Oswell Machekano’s blossoming career is evidence that just because you start in one sector of engineering, it doesn’t mean that you don’t have the chance to redirect your path into another.
One of the best things about being an engineer is that you have the opportunity to work across a plethora of industries – and just because you start in one, you always have the chance to redirect your path into another.
For Oswell Machekano, that’s meant something of an ideological U-turn, thanks to his recent switch from a role in a coal-fired power station to a new career in renewable energy.
“Being involved in this sector for the last six years has been a great journey,” he says. “I would like to continue to use my experience and knowledge to help myself and future generations tap the natural resources and have a green world with less pollution.”
As an engineering quality assurance and quality control manager for Spanish energy sector company GrupoCobra, Oswell is currently based in South Africa, where he switched from a role at a 600MW coal fired power station to his new position. His most recent projects include two concentrated solar-power projects that will be generate 100MW for the grid, and two solar photovoltaic-panel projects that will produce 75MW and 50MW respectively.
Looking to increase his understanding of the new sector into which he was moving, Oswell decided to undertake the 52859WA Graduate Certificate in Renewable Energy Technologies at the Engineering Institute of Technology, graduating in 2020 with a more advanced knowledge of the industry and how it operates.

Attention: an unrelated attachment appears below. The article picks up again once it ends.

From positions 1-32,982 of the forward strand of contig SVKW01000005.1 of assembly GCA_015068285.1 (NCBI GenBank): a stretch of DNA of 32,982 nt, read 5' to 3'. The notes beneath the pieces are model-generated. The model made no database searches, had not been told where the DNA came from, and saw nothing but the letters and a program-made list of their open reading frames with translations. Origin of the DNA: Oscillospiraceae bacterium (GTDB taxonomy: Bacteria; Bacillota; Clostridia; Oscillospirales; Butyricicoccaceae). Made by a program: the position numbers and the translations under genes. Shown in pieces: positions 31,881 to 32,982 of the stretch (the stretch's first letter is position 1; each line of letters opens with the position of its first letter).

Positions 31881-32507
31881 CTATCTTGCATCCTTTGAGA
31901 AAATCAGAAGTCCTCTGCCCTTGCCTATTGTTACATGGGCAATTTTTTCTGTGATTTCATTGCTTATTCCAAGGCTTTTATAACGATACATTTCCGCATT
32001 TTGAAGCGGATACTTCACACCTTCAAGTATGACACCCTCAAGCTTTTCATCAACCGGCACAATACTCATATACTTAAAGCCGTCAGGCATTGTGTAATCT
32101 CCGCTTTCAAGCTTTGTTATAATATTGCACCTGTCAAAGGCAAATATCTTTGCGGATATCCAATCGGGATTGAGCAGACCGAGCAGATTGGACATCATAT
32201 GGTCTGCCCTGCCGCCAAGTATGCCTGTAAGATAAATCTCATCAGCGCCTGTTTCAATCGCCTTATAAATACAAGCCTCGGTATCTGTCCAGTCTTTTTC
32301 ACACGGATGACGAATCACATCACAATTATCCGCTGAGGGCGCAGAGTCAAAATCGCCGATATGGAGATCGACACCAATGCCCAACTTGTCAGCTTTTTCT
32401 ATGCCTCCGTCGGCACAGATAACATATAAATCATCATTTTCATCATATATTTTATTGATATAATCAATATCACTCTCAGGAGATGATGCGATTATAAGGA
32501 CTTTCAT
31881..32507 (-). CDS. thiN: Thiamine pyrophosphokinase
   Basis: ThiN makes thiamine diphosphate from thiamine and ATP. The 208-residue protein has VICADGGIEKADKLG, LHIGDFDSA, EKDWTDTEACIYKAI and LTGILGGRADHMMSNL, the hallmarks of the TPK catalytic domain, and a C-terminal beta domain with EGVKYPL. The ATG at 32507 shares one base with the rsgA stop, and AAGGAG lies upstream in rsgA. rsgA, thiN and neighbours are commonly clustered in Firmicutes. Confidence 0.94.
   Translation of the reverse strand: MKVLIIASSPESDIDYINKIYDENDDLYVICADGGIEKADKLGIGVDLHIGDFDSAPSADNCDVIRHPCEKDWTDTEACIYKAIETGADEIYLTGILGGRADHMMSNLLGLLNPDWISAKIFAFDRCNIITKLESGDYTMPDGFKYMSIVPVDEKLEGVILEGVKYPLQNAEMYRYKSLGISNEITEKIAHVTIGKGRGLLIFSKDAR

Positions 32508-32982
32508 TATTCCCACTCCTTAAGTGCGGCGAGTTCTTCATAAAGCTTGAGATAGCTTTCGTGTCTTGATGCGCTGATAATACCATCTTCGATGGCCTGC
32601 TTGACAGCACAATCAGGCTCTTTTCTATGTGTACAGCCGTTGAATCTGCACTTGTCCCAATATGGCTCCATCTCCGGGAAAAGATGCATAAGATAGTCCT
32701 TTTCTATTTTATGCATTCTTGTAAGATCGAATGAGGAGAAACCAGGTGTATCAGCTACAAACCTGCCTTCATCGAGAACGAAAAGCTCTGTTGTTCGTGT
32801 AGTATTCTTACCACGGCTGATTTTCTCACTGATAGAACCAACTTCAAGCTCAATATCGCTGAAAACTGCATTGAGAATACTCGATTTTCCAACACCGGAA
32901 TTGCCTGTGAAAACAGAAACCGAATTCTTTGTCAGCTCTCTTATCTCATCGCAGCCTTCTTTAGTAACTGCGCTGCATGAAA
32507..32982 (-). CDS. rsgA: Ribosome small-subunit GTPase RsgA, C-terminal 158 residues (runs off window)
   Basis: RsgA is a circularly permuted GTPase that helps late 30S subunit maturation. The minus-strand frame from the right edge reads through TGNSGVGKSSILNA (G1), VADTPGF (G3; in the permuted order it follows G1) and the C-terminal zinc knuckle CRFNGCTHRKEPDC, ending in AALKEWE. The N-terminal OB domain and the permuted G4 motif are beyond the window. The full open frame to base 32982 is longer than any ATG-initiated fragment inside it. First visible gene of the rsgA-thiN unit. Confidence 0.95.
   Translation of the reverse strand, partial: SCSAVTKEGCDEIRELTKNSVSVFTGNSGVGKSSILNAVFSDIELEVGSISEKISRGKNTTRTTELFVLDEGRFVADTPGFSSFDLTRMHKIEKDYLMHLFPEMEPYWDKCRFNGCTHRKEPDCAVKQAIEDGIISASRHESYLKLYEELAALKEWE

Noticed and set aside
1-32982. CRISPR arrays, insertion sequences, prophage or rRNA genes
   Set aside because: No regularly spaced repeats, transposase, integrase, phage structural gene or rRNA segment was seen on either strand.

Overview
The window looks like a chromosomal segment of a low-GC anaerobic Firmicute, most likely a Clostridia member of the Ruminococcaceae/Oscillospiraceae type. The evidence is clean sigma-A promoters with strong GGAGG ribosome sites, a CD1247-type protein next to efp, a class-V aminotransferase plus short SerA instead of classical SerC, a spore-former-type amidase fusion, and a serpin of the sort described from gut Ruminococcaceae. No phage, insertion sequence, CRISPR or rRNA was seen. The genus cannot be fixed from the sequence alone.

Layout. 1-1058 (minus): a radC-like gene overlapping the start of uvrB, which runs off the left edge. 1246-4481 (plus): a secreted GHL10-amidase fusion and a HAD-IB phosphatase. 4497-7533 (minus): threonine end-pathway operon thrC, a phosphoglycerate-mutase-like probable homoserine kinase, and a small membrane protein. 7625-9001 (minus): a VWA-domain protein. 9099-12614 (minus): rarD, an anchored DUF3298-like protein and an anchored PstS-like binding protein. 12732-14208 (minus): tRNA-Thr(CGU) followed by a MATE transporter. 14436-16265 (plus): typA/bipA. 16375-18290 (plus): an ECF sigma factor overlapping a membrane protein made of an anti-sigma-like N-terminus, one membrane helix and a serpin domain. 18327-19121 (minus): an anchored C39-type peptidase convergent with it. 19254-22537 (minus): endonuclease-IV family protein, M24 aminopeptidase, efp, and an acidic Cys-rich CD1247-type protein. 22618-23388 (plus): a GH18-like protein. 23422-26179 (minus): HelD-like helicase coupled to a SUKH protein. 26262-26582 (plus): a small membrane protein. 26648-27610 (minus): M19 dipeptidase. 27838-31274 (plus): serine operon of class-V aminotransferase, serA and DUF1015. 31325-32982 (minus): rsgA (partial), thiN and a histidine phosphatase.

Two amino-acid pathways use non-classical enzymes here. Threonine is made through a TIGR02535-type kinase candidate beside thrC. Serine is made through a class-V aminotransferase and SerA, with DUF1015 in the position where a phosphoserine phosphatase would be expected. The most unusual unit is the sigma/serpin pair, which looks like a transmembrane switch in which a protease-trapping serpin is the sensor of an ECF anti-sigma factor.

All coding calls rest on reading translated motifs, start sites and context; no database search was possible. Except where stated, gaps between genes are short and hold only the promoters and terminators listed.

“I chose the course because of my current work situation, and because I see my future lying in the sector,” he explains, “seeing the need to expand my theoretical knowledge and understanding of diverse renewable energy.”
Certain that continued technological development in the clean renewable energy industry will gradually render fossil-fuel pollution a thing of the past, Oswell believes more young people should pursue careers in science, technology, engineering and mathematics (the STEM subjects). By preparing a new generation to take up the baton from existing engineers, there’s a greater chance of effecting positive change.
“The world needs a lot of these specialists,” he says, “to take over and continue with such researchers to ensure our future is in a better place.”
It’s a pathway that he himself followed, having been drawn to science from an early age. “I had a love for physics from my high-school days,” he says, “and I went on to find a love for electronics and electrical engineering.” Indeed it was during an apprenticeship with tyre manufacturer Dunlop in 1998 – secured immediately after leaving school – that he learned the first elements of electronic engineering, specialising in control and instrumentation.
The work experience with Dunlop was the springboard to a successful career that has allowed Oswell to sample a broad range of the disciplines offered by engineering. Remaining with Dunlop first as a qualified instrumentation technician then as Control and Instrumentation Supervisor, he then pursued work in the mining sector. Acquiring a position in Namibia, he went on to be involved in the construction of mines and processing plants, pivoting to civil and structural engineering, and settling in the renewable energy sector.
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